Monday, 23 January 2017

Gathering gadwall

St Andrew's Broad with tufted duck and gadwall Chris Durdin
Regular NWT blogger, local resident and wildlife enthusiast Chris Durdin puts the seemingly 'dull' and overlooked gadwall in the spotlight. Norfolk Wildlife Trust’s Thorpe Marshes reserve is in the Norfolk Broads, yet on the edge of Norwich in Thorpe St Andrew. Local resident Chris Durdin writes.

I’m in two minds. The mild winter means that there has been no big hard weather influx of wintering ducks at NWT Thorpe Marshes. That must be good for the birds’ survival.

On the other hand, the birdwatching on St Andrews Broad, the gravel pit, is therefore largely routine: tufted ducks, teals scattered around the edges, an occasional shoveler or wigeon alongside the many gulls, the regular great crested grebe and a cormorant or two.

A constant, though, is that the most obvious dabbling duck species on St Andrews Broad is the gadwall, with some 50 or so regularly present. They like to feed by waiting for coots to surface with waterweed and then snatching it. But coots are relatively scarce so this bullying tactic is the exception and mostly they feed for themselves.

A new birdwatcher’s first impression of gadwalls is often that they are dull-looking. Then a close view, perhaps through a telescope, causes a conversion to admiration when much of the grey plumage is revealed as rather dapper black and white mottling. 

Gadwall by Elizabeth Dack
Flashes of white when loafing or swimming expand when gadwalls flap or fly: the distinctive white speculum, part of the trailing edge of the wing. Not that identification at Thorpe Marshes is a challenge: mallards all but disappear here in winter.

Normally a wintering bird at Thorpe Marshes, last year gadwalls also bred with young seen in spring and summer. The highest count of gadwalls on the reserve in 2016 was 114. These are two of many nuggets of information in the NWT Thorpe Marshes Wildlife Report for 2016, which is now online at on along with details of monthly wildlife walks.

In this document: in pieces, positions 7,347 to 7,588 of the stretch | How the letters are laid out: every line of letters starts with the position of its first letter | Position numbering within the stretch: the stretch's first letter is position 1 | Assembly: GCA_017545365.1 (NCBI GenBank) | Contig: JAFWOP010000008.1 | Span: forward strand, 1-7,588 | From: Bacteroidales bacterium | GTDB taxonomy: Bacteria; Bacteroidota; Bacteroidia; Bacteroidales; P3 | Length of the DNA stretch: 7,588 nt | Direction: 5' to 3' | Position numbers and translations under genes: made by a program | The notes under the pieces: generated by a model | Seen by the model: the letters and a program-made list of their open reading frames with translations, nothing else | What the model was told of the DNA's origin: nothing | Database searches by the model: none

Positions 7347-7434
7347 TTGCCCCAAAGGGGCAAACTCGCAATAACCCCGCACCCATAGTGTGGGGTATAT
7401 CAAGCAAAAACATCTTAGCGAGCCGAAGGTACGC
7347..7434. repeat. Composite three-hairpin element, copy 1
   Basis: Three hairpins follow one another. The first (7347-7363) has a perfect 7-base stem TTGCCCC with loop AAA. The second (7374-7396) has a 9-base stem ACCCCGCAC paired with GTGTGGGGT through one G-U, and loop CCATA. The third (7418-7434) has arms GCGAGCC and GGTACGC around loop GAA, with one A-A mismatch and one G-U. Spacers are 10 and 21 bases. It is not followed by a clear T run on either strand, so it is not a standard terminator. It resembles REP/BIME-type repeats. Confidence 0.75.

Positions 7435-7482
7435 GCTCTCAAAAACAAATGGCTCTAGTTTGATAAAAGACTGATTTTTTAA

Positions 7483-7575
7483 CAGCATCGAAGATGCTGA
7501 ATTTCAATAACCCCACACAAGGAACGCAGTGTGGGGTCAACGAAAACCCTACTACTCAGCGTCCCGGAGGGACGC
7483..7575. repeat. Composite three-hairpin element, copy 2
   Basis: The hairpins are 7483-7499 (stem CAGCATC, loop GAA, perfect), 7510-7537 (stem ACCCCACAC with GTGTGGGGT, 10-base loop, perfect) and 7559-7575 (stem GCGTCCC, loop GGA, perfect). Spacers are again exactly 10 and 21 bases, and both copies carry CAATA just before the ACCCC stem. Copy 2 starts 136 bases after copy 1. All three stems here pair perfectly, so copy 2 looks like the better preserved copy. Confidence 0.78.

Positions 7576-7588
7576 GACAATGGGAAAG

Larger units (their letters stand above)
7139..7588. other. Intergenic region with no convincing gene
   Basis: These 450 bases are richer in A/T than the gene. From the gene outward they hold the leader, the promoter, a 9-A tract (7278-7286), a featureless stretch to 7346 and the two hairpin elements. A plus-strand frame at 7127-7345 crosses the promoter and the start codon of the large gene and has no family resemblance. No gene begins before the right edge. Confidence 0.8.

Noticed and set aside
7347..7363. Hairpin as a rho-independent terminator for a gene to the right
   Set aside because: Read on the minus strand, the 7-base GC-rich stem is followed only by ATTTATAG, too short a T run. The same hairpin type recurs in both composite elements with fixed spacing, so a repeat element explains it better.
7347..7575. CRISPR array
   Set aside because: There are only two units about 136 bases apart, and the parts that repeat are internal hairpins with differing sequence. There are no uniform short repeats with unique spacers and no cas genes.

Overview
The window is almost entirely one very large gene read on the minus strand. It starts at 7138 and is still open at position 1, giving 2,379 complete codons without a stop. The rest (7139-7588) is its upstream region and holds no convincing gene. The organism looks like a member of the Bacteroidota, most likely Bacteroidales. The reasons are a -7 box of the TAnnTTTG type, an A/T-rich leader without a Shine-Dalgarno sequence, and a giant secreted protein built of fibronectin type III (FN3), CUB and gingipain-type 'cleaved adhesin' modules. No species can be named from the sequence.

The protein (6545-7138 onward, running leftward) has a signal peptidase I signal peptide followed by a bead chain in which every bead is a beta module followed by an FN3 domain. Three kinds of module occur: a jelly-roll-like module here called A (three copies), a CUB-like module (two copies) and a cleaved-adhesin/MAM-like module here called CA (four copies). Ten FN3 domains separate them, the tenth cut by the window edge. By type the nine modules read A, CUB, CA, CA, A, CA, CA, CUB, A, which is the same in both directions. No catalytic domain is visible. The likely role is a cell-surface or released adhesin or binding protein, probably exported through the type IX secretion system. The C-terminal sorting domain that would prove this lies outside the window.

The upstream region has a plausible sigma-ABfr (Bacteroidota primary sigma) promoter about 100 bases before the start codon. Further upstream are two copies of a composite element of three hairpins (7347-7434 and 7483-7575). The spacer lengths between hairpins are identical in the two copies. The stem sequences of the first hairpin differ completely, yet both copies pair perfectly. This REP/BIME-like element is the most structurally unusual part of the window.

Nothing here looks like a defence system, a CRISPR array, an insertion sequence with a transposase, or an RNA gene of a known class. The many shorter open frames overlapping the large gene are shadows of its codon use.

Tuesday, 17 January 2017

Your voice matters

Why now is a good time to take positive action for the future of Norfolk's wildlife by David North, Head of People and Wildlife.  
Swallowtail by Tim Melling

If you are reading this then the chances are that you, like me, care about Norfolk’s wildlife.  Fortunately huge numbers of people in our county do value nature and now is an important time to make our voices heard.

Norfolk Wildlife Trust is making its voice heard by writing to our MPs asking them to sign a ‘Pledge for the Environment’.  The Wildlife Trusts, along with many other conservation organisations, including RSPB, WWF, and CPRE, are all asking MPs to support measures to ensure protection for the environment and wildlife. The full text of the pledge can be read here:

There are real concerns that the protection of our environment may suffer when we leave the EU and it’s not just environmentalists that are raising this concern.

You may have heard on the news that in a recent report,  The Future of the Environment after the EU Referendum (4 January 2017),cross-party MPs from  the Environmental Audit Committee (EAC) have warned  the Government of the very real risk that vital protections for our environment, countryside and wildlife could be weakened  through the process of leaving the EU. This Committee of MPs is therefore calling on Government to introduce a new Environmental Protection Act before we leave the EU.

Currently around 80% of our environmental laws are tied in with the EU so ensuring these protections for our wildlife and countryside are not weakened during Brexit is absolutely vital if we want a positive future for our wildlife. Currently more than 170 MPs nationally have signed up to the ‘Pledge for the Environment’ but only three of our Norfolk MPs are on this list.

Water vole by Kevin Anderson
If you care about wildlife then now is the time to write to your MP raising your concern that protection for wildlife must not be lost when we leave the European Union.  Let’s show our leaders that protection of the environment is not a side-issue to be thought about only after other concerns, like the economy and immigration, have been addressed but is an issue that is fundamental.

We all know and understand that a healthy environment rich in wildlife is actually essential to human well-being and the bedrock on which a sustainable economy can be built.  Let’s make sure our MPs understand this too and that they know we want Britain to set a world standard in environmental protection ensuring that our wildlife recovers from current declines.

To see a list of MPs that have signed the Pledge for the Environment and to check if your MP is on the list visit: 

Please add your voice now by writing to your MP asking them to sign this pledge if they have not already done so.   For the Wildlife Trust’s top tips on how to contact your MP visit   Decisions made in the next two years are likely to determine the fate of our wildlife and countryside for decades to come.

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